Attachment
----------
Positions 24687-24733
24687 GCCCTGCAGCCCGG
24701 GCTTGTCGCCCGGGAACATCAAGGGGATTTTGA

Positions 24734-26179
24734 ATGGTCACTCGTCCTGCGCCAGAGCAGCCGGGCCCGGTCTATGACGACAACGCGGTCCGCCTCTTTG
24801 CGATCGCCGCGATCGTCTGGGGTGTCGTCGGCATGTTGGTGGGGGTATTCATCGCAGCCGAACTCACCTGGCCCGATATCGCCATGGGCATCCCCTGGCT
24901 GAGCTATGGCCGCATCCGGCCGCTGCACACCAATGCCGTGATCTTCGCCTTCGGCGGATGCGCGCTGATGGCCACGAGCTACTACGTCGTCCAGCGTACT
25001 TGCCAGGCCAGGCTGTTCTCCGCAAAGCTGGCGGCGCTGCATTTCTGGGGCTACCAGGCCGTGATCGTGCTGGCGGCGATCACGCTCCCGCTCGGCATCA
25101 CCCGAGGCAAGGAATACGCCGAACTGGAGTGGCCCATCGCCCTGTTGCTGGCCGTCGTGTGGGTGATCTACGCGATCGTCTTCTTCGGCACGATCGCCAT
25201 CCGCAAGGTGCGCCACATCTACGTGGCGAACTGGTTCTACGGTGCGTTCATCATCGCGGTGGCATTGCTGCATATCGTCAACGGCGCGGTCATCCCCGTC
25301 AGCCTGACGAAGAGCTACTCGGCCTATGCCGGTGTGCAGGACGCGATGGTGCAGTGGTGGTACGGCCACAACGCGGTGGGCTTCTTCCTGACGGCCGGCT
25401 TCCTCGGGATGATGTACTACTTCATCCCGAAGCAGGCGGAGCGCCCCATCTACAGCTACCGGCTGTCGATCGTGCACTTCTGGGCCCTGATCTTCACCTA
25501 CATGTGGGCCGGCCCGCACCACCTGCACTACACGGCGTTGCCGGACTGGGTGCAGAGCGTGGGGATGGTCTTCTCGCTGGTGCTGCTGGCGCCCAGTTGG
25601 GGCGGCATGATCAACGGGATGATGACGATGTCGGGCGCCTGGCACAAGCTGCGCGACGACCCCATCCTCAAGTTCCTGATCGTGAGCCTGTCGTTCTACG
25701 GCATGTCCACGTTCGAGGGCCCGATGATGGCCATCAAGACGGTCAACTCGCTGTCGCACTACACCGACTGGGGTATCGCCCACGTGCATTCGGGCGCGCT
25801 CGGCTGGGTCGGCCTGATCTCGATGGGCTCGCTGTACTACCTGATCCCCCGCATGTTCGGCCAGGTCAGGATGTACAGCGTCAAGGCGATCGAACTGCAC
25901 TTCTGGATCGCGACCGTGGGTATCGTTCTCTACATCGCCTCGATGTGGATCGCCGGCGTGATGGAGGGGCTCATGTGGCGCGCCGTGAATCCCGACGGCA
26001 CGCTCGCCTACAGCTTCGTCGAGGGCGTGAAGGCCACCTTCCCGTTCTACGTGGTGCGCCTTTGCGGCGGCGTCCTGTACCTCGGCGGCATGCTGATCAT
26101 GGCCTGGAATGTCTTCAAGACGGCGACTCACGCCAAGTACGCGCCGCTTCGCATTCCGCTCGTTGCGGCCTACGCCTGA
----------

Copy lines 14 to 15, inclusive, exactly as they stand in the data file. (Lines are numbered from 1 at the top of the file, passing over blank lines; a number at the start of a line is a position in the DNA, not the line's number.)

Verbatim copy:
25601 GGCGGCATGATCAACGGGATGATGACGATGTCGGGCGCCTGGCACAAGCTGCGCGACGACCCCATCCTCAAGTTCCTGATCGTGAGCCTGTCGTTCTACG
25701 GCATGTCCACGTTCGAGGGCCCGATGATGGCCATCAAGACGGTCAACTCGCTGTCGCACTACACCGACTGGGGTATCGCCCACGTGCATTCGGGCGCGCT